How did you end up on the FatCat Records roster?
through jack cooper of mazes. he put the first single out, then his band signed to fat cat. the original plan was to put it out on suffering jukebox but fat cat heard it and were into it.
You’re very much into the DIY way of creation and recorded the tunes on Yucca in your apartment. What did your record to and did you end up disturbing the neighbors? Did you polish any material up in the studio?
the drums were done at our practise room so i didn’t have to have those in my flat, but i live above a jazz club so i can get away with making loads of noise. plus you can make guitars sound loud even when you record them quietly.
almost everything was done on my 8 track at home, including mixing. i mixed 2 songs on a friend’s computer but i think they suffered from it. i don’t like taking up people’s time so they got rushed.
i really feel like i have ownership of the record and i know every note that’s on there. i know i pressed record every single time i did a take.
As I mentioned at the start, your songs blend lighter and darker elements together, with an up-front, lo-fi vibe to the recording and distorted guitar propulsion that is contrasted with the distanced, laid-back (in a Reid brothers way), half-buried vocals. Was this just a consequence of the recording process or did you intend for your sound to end up this way?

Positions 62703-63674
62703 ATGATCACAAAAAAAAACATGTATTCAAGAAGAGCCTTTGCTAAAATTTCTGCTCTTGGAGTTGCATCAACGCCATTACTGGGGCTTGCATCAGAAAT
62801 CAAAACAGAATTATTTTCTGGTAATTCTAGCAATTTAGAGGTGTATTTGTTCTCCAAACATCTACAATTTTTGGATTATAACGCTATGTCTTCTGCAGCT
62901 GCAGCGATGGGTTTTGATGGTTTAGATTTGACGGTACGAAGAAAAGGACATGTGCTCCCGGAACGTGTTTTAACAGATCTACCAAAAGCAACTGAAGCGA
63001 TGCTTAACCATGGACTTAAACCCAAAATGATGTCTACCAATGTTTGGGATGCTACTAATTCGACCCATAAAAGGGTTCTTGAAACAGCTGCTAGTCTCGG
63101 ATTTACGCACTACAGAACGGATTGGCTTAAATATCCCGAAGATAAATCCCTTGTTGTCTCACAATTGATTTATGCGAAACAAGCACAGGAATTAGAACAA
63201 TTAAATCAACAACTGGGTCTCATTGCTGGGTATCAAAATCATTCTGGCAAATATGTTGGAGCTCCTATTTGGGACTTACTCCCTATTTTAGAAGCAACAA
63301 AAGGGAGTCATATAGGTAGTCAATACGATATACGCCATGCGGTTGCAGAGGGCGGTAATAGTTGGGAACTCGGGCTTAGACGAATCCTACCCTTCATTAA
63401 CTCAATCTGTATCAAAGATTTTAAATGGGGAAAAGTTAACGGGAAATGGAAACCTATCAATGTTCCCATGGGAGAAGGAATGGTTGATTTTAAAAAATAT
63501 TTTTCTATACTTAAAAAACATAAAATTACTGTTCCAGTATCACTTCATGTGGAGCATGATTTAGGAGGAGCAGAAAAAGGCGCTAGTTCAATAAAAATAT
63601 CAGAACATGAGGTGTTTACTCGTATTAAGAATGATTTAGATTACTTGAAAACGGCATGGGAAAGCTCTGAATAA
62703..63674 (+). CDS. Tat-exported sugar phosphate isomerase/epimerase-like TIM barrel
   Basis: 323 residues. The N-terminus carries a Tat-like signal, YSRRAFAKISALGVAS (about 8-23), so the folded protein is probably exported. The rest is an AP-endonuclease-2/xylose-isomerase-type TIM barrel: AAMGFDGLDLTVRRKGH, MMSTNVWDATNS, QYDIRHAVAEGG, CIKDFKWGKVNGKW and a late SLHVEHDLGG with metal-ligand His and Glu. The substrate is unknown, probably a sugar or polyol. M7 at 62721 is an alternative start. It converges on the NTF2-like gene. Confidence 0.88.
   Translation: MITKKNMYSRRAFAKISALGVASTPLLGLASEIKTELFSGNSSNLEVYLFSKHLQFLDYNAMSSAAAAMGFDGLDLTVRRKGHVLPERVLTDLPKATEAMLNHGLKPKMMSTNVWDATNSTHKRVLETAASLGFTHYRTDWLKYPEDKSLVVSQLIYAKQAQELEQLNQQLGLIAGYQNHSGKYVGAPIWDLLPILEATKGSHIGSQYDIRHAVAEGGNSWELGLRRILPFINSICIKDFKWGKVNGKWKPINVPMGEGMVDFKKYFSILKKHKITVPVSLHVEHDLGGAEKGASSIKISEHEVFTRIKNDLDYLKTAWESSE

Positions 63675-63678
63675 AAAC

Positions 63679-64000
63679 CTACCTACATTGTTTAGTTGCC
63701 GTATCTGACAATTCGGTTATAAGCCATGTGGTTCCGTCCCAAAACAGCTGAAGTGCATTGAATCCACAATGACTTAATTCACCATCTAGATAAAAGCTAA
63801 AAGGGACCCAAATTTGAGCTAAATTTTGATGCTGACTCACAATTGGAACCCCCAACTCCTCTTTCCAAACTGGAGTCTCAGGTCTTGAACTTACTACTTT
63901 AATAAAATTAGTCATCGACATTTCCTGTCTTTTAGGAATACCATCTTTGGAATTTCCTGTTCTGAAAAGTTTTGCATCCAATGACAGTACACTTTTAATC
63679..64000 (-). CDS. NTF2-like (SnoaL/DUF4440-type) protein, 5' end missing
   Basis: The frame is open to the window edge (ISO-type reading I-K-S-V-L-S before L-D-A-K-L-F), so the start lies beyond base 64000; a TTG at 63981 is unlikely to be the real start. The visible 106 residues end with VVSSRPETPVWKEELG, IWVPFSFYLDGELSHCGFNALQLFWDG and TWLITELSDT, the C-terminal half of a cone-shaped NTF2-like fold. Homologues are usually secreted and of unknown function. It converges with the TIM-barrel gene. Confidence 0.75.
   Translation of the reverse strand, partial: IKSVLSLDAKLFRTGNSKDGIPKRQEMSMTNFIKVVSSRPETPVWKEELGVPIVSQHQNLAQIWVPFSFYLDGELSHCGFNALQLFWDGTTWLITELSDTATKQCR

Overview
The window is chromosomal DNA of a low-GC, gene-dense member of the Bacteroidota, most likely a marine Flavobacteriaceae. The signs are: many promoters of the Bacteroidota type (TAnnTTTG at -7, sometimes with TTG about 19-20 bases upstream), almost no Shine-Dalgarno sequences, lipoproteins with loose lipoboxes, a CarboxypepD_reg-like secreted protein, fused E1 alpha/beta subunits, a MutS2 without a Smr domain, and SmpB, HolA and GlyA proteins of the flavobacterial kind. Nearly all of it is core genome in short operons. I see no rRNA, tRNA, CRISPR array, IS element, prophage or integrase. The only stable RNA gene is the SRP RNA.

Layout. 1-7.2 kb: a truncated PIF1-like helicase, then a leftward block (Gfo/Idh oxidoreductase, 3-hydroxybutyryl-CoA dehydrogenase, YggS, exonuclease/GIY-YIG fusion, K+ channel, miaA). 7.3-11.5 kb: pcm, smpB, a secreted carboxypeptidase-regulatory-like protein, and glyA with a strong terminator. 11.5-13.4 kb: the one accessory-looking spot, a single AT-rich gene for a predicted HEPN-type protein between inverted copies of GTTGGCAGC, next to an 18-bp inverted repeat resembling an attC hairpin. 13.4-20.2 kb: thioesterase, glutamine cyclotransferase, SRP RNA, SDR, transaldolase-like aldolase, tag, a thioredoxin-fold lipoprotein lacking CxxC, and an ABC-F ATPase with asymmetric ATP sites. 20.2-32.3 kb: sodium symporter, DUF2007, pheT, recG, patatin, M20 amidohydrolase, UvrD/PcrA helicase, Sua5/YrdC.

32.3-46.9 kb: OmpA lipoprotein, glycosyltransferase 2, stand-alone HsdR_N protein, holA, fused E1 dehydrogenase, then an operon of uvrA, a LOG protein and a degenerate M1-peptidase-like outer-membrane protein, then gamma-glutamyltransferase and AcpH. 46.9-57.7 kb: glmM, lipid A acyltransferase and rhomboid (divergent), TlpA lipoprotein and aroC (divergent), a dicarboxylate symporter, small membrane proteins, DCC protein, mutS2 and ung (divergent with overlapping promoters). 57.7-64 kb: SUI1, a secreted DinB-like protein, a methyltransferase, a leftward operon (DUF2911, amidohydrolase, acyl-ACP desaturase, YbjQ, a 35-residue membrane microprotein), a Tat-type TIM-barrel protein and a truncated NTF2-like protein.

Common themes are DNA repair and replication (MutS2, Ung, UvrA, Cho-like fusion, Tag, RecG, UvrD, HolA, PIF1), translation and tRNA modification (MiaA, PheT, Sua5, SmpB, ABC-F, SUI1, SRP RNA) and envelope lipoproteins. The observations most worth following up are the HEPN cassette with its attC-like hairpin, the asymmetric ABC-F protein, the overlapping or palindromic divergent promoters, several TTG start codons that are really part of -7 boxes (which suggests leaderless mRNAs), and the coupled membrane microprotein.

i like close-sounding guitars and the rawer side of things. but vocal effects are just there to hide my lack of vocal efficiency and dodgy lyrics.
While I heartily enjoy the guitar freak-out portions of “Not Me” and “Such Fun”, I’m also into your low-key, contemplative tracks like “Same As What” with its acoustic guitar and “Someone You Thought You Forgot” with its deeper guitar line. What kinds of guitars are you using?
i used a les paul special for some of it then i got a new guitar halfway through recording which was a harmony rocket. it’s got a really thick neck that’s more similar to an acoustic which is what i play at home most of the time anyway. my acoustic is made by fylde.
It’s a bit difficult to discern some of the song lyrics, but I did suss out some key lines like “You know you won’t change” on “Back Of Your Knees” and “A little bit stronger / A little bit longer” on “Kill Me Again”. What are some of the lyrical themes running through your tunes?
i like to keep things dark and poppy at the same time. someone described the songs as happy/sad. is that a theme? a lot of catharsis too.
someone asked about the album title and the reason is just cos i like the word. but then i started thinking about it more, and about the yucca plant and how it can be treated to really bad weather conditions and go for ages with little water, and i guess that ties back into the songs. going through bad emotional weather and coming out ok.
Lastly, can you list your blog and any other official site where we can find out more about you and pick up your new album? Thanks so much!